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How to Handle Social Security Disability Problems

If you get a long-term or chronic illness, you might be liable for social security disability. This allows you to continue having income benefits even if you are unable to work. In some cases, you might have issues with social security disability claims and being approved for it. The following tips help you handle different issues that might come up.

What happens if you apply yourself?

The first problem you might face when filing for social security disability is that you filled out the information incorrectly or didn't provide the documents needed. This often happens when you try to apply for benefits on your own without legal assistance. Some people have special circumstances and could really benefit from having a lawyer. If you file it for disability on your own, you might experience problems like having a longer wait time with your claims or being denied simply for lack of documentation. There is also a higher risk of being denied for benefits, and it can be more difficult facing the appeals process if you file on your own.

Do you need a lawyer?

As you might expect, having a social security disability attorney is very useful when applying for benefits. While it isn't necessary, you should get legal assistance if you have any concerns about filing for benefits or if you are denied coverage. If you apply on your own and were denied, you then file an appeal. If you don't yet have an attorney, now is the time to get one. Social security disability law can be complicated, so you increase the chances of getting the benefits you deserve by having legal representation. It can also help you get the most money possible.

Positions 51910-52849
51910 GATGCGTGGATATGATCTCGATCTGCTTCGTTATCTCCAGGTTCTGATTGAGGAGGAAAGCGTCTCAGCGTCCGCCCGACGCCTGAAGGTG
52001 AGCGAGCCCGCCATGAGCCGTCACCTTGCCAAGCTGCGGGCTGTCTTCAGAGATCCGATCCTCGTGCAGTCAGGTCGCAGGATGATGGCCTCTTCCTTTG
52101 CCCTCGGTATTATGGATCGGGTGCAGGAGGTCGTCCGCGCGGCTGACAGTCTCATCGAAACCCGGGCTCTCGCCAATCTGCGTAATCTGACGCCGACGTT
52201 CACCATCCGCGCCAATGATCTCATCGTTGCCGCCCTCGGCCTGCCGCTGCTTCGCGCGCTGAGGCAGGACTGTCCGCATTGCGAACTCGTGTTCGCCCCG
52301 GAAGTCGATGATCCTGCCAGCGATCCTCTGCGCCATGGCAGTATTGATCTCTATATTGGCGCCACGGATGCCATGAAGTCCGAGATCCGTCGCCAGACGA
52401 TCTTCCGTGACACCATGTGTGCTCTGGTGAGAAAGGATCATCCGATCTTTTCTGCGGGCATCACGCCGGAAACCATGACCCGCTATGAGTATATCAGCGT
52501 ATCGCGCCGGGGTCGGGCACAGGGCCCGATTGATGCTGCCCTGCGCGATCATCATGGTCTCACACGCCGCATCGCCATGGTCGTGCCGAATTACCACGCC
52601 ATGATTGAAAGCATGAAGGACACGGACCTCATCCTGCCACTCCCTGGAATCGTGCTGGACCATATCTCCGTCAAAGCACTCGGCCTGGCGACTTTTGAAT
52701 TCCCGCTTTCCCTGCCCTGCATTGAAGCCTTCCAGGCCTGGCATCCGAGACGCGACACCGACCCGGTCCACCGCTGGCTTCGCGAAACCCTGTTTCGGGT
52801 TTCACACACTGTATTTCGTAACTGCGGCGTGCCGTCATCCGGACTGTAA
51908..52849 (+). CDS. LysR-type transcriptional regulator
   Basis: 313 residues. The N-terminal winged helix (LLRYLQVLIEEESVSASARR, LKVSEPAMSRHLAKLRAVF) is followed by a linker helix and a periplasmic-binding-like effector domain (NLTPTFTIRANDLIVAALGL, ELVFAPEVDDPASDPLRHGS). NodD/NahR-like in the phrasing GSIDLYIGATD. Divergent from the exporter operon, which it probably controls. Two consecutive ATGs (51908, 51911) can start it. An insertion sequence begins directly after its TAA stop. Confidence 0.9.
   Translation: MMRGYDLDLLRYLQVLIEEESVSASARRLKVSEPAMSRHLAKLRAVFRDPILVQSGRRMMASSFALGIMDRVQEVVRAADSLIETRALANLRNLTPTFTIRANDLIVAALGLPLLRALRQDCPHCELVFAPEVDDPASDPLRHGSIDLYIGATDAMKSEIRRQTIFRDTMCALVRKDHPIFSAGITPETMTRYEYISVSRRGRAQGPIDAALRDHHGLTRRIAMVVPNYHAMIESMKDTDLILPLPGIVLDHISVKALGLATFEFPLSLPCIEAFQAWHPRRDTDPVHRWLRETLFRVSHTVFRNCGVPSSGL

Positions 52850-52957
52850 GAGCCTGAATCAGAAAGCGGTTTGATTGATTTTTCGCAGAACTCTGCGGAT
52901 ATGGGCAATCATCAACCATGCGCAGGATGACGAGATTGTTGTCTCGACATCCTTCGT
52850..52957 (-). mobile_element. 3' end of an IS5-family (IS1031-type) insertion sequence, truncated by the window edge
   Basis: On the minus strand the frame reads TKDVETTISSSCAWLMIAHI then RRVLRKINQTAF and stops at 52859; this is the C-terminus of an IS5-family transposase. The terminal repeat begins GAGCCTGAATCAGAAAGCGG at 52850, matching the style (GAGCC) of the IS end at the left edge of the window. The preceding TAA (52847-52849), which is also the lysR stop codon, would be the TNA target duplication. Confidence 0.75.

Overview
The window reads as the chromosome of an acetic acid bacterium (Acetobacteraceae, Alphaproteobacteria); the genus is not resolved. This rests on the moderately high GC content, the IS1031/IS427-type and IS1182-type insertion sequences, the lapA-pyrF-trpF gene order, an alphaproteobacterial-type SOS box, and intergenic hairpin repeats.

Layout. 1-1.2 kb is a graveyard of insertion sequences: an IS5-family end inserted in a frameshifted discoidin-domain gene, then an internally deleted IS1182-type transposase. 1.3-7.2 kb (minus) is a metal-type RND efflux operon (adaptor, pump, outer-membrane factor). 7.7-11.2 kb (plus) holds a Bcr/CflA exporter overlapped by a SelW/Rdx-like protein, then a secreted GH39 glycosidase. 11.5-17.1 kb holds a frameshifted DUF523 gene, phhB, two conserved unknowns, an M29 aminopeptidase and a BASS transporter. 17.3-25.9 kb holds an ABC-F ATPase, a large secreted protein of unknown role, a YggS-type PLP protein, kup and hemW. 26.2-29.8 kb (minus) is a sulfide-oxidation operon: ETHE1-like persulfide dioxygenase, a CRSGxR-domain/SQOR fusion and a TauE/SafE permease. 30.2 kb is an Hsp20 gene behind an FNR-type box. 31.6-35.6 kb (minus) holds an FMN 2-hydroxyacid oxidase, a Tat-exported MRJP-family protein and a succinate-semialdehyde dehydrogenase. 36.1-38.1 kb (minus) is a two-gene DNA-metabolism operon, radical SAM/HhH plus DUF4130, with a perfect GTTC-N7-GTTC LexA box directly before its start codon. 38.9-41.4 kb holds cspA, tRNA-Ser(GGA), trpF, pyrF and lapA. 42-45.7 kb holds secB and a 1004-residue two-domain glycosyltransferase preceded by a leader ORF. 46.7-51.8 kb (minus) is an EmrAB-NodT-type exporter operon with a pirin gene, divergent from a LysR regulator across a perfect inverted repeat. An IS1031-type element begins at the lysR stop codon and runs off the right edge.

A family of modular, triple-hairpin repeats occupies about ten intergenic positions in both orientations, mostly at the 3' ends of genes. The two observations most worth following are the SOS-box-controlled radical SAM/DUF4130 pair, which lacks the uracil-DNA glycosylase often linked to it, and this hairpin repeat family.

What is the appeal hearing?

The appeal hearing is the best chance you get at explaining your case and proving the reasons why you should be getting social security disability benefits. Prepare for the hearing by having your denial letter, copies of your original claim, and all relevant paperwork. If you have documents and medical records from your doctor, make sure you bring those along. You might also have papers from your HR department that explain why you can't work with your injury or illness. All of this is helpful when you attend the hearing.

What if your benefits are lowered?

You may not have been outwardly denied benefits, but maybe your offer letter included benefits that were much lower than you expected. This is another good reason to contact a lawyer. They can get in touch with the Social Security Administration to determine what the next steps are in increasing the amount.

Find legal services through a firm like Bayer Jerger & Underwood for further assistance.